So, as far as I know at this point, SB362 is dead, other bills may or may not be dead, and some semblance of normality will return to the House for the remaining days of the session. After seeing so much analysis, hand-wringing, name-calling, and what have you over the weekend, I think it may be premature to speculate as to what the fallout of all this may be. It may wind up that most of the bills people were fretting and arguing about pass anyway, and most of the ones that end up dead were always fated to die one way or another. We may yet have a special session, or we may not - even Burka is now equivocal about the possibility. I'll simply observe that Rick Perry hasn't telegraphed his intentions, which as best I recall is not how he'd operated in the past in calling specials. Not definitive by any stretch, but at least moderately suggestive.
If in the end most bills wind up getting passed, then the question is how does this play out in the 2010 elections. Voter ID, at least the concept of it, has a fair amount of support in the polls. You could probably knock it down a fair amount with some detailed information, but having to go into that kind of detail is generally not winning politics. On the other hand, I daresay that support is fairly shallow. Present it as a matter of priority, with voter ID being put ahead of things like insurance reform, and I bet it's not nearly the winner it is in a vacuum. I'd bet it barely registers in an open-ended "what's your top priority" poll question. So while I'm sure the Rs think they have an issue, I know the Ds think they do as well. And if you want to make it about obstructionism, my general belief is that in most cases it's the majority party that gets the blame when stuff the electorate perceives as important doesn't get done. That's not universal - ask the national GOP how their obstructive efforts paid off for them last year - but I think it's the starting point. Each side can claim they had priorities that they tried to enact but were prevented from doing so. All I know is I'll put mine up against theirs any day. I'm sure they see it the same way.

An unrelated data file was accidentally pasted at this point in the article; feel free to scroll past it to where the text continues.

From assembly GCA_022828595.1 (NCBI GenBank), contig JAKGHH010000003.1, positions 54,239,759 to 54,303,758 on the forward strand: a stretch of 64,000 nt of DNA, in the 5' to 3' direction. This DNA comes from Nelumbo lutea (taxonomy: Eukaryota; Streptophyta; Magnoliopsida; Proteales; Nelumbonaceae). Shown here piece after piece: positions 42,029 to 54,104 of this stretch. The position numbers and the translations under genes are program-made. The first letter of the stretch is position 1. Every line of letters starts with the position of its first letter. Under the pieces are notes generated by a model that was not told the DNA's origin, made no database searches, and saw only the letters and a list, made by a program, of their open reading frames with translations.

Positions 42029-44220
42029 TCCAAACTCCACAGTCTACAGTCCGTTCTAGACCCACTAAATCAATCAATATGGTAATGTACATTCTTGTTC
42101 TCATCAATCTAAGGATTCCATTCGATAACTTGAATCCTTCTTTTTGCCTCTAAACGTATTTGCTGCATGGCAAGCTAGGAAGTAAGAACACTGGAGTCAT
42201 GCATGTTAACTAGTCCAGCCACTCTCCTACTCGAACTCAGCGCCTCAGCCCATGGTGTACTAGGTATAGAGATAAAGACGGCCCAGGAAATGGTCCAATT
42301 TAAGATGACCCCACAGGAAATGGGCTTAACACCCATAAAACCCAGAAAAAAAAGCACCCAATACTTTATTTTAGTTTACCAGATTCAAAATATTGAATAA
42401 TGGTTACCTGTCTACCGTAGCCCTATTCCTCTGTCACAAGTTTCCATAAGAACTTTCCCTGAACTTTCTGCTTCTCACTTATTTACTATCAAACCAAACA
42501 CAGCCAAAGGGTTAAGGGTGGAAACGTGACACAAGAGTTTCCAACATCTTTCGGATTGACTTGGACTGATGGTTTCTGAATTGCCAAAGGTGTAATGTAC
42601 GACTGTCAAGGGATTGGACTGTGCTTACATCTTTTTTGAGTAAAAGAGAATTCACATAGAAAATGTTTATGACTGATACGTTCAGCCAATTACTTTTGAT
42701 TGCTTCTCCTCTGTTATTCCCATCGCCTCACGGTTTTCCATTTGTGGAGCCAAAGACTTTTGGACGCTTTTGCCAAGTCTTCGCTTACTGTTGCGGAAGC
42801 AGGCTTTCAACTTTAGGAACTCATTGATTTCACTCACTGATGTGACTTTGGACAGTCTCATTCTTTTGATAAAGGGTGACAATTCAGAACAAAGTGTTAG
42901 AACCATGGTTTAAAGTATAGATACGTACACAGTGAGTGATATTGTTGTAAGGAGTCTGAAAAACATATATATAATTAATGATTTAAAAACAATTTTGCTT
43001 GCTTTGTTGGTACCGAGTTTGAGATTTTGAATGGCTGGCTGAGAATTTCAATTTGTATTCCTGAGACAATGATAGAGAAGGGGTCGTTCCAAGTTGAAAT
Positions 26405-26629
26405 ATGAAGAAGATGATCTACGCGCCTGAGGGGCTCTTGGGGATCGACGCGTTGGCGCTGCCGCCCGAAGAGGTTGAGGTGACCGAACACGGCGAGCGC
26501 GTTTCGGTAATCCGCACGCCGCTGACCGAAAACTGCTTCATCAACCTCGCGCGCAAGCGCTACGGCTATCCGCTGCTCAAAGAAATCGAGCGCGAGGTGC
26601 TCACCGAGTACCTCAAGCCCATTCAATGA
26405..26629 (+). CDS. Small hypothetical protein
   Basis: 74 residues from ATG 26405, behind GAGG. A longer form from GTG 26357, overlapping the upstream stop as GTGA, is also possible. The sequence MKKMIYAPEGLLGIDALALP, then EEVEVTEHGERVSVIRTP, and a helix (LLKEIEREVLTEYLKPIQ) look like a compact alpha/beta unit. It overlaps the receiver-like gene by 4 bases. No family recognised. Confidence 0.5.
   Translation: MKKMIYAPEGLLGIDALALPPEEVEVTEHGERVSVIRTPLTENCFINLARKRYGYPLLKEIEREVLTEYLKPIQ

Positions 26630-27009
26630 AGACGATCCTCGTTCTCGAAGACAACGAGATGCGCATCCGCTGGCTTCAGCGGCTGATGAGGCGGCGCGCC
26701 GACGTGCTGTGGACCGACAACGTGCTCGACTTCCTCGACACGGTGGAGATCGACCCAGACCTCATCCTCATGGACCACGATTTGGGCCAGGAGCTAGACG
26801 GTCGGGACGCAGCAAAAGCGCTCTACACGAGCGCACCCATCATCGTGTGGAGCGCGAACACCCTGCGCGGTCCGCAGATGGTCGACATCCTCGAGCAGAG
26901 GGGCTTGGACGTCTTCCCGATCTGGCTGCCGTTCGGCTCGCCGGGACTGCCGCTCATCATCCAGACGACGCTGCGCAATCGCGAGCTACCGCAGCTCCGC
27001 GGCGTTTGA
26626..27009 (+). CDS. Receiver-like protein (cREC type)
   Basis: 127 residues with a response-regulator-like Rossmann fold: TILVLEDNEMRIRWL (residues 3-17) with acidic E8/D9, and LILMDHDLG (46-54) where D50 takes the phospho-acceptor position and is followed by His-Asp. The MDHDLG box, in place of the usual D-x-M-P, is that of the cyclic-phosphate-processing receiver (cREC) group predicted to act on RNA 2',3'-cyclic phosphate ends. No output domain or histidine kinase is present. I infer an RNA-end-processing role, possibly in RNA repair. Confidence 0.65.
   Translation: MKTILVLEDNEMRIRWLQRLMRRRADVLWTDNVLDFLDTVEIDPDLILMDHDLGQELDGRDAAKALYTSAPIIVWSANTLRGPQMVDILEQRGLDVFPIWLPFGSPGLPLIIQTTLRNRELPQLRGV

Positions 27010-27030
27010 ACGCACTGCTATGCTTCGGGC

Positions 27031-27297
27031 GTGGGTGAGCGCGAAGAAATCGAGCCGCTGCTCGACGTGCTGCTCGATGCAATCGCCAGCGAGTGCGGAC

I guess if I have one prediction to make coming out of this, it's that the Speaker will be elected in 2011 with primary support from his or her own party. Just another reason to get that Democratic majority in the House, as if another were needed. For the rest, I'll wait to see what the runes look like before I begin casting them.Posted by Charles Kuffner on May 26, 2009 to That's our Lege